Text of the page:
Charles, Tobeka, Din, Nandita, and baby ‘Janey’. Four of these people have struggled for their lives. One of them has lost her life. All because pharma companies put profits before people.
This is what can happen when companies get hold of patents and other monopolies on medicines and then exploit them to make money. The patents surround the medicine like a wall, letting no one else make the medicine more affordably. And with no competition from other producers to challenge them, companies abuse their hold on the monopoly by pushing prices up and up so that people can’t afford to buy them.
High drug prices, propped up by company monopolies, are why four of the people in our five stories struggled to get the lifesaving treatment they urgently needed. And why while our baby is alive and safe, many others have not been able to get the same protection.
It’s why governments need to understand that patents can have a terrible impact on people’s lives and shouldn’t be allowed to decide who lives and who dies.
And why governments now need to get behind the plan proposed at the World Trade Organization to drop patents and monopolies on new medicines and other technologies developed to tackle the coronavirus during the pandemic.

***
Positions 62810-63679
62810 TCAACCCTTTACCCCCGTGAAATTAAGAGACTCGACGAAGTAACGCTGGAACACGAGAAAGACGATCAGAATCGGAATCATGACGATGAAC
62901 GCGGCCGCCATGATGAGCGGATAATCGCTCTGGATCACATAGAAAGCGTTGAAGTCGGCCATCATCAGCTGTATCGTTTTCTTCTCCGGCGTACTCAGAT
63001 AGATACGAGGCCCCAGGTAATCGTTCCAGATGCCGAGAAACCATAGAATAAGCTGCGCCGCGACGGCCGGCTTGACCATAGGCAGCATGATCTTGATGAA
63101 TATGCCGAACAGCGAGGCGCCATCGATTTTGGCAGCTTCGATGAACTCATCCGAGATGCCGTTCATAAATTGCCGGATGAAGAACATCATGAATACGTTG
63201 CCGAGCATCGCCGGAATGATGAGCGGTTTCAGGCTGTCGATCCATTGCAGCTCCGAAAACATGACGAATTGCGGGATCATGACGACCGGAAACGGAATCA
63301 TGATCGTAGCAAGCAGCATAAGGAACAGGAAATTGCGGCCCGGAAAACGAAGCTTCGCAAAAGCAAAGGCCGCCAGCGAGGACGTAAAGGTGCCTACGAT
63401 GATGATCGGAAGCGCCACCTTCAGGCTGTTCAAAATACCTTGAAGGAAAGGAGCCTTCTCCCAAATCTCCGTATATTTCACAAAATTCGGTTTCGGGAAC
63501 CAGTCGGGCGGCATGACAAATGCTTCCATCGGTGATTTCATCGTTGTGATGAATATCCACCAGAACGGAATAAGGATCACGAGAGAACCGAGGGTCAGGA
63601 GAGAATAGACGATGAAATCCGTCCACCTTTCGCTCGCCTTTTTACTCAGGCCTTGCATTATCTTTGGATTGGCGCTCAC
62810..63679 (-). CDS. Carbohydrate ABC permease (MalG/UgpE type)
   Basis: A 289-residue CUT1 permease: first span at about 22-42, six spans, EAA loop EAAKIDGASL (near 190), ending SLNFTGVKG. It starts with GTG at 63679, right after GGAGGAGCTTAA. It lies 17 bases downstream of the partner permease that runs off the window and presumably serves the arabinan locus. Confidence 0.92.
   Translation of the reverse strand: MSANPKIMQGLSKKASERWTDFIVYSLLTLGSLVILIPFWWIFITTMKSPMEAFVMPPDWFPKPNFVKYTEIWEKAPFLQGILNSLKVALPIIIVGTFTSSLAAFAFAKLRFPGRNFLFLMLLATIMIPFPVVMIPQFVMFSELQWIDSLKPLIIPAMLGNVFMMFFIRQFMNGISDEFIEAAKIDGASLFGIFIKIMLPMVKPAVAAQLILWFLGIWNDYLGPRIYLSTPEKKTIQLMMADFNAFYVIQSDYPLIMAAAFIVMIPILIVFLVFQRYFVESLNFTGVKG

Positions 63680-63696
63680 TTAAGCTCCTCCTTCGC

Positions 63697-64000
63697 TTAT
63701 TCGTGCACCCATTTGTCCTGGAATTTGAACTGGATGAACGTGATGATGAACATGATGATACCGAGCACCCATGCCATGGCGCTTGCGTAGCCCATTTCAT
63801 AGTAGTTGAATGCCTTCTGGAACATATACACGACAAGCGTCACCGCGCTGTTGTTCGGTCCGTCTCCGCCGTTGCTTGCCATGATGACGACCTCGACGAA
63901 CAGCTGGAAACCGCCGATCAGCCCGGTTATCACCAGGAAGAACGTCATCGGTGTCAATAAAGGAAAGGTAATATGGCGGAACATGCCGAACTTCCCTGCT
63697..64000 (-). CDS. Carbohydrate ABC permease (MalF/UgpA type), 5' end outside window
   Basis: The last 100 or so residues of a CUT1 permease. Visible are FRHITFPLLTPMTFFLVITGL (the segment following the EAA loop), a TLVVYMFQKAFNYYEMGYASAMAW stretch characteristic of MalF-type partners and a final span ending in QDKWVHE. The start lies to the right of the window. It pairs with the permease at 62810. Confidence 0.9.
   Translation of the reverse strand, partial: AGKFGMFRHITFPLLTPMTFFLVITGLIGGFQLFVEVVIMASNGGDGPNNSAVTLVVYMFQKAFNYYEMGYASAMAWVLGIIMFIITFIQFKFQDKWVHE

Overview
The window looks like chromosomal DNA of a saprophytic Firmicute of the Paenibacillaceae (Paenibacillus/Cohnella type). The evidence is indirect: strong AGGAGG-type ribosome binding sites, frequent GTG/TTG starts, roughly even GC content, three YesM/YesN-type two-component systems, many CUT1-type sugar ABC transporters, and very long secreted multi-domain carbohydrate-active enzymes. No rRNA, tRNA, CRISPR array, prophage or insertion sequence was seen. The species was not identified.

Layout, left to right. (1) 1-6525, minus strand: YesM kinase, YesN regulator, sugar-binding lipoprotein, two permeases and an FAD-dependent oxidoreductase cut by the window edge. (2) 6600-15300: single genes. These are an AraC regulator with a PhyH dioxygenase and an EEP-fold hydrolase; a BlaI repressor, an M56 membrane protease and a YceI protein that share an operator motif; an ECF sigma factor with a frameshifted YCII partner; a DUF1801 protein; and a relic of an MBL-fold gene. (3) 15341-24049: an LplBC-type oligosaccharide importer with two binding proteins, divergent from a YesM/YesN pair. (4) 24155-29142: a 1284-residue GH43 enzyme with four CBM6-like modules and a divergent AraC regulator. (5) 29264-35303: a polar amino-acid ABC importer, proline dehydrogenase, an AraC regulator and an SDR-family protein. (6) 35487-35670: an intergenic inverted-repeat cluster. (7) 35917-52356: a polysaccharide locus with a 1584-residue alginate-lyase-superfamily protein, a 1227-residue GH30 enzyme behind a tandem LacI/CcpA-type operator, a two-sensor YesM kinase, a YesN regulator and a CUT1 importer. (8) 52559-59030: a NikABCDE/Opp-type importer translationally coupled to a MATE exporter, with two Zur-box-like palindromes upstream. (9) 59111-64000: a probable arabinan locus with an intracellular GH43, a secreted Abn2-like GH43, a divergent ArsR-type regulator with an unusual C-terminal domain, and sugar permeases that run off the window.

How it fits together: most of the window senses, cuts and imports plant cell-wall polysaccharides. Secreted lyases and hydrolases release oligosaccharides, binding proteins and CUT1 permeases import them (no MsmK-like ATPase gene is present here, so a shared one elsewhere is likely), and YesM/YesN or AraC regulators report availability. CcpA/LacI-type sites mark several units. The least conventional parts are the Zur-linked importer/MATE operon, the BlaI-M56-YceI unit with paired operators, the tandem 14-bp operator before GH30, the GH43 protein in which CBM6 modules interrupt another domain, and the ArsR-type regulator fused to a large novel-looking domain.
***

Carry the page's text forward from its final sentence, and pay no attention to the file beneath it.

It’s the only way we will be able to ensure fair access to treatment against the virus for everyone, everywhere.
Now that’s something worth fighting for, right?
Five Lives. Five Stories. Five People.
Charles / Kenya
Charles Sako was diagnosed with HIV in 2003.
He thought it was a death sentence. Treatment for people living with HIV was out of reach in the early days of the pandemic in developing countries, not least because the drugs to keep people alive – antiretrovirals – were patented and sold at very high prices by the drug corporations.
Incensed by this injustice, a global movement sprang up to challenge the patent stranglehold on the lifesaving medicines and open the way for more affordable versions to be made available. Charles was part of that struggle and today is the proud father of five girls and husband to Noel.
The impact of monopolies on access to antiretroviral treatment: Pharmaceutical companies priced early antiretroviral treatment at US$10K per patient per year, beyond the pockets of most people living with HIV in developing countries or their governments.
Twenty-six million people are alive today because of the work done by health activists to counter the damage caused by unfair patents – either by encouraging generic medicines production in places where patents were not in force or challenging them in court. The price of treatment dropped drastically and today stands at below US$70 per person per year.
Tobeka / South Africa
Tobeka Daki was diagnosed with HER2-positive breast cancer in 2013.
She needed a cancer drug made by Roche, trastuzumab. But it was too expensive and patents on the drug blocked the production of any affordable alternatives in South Africa where she lived.
Tobeka campaigned long and hard against the corporation to allow people like herself to get hold of less expensive versions of the drug. She died of cancer in 2016.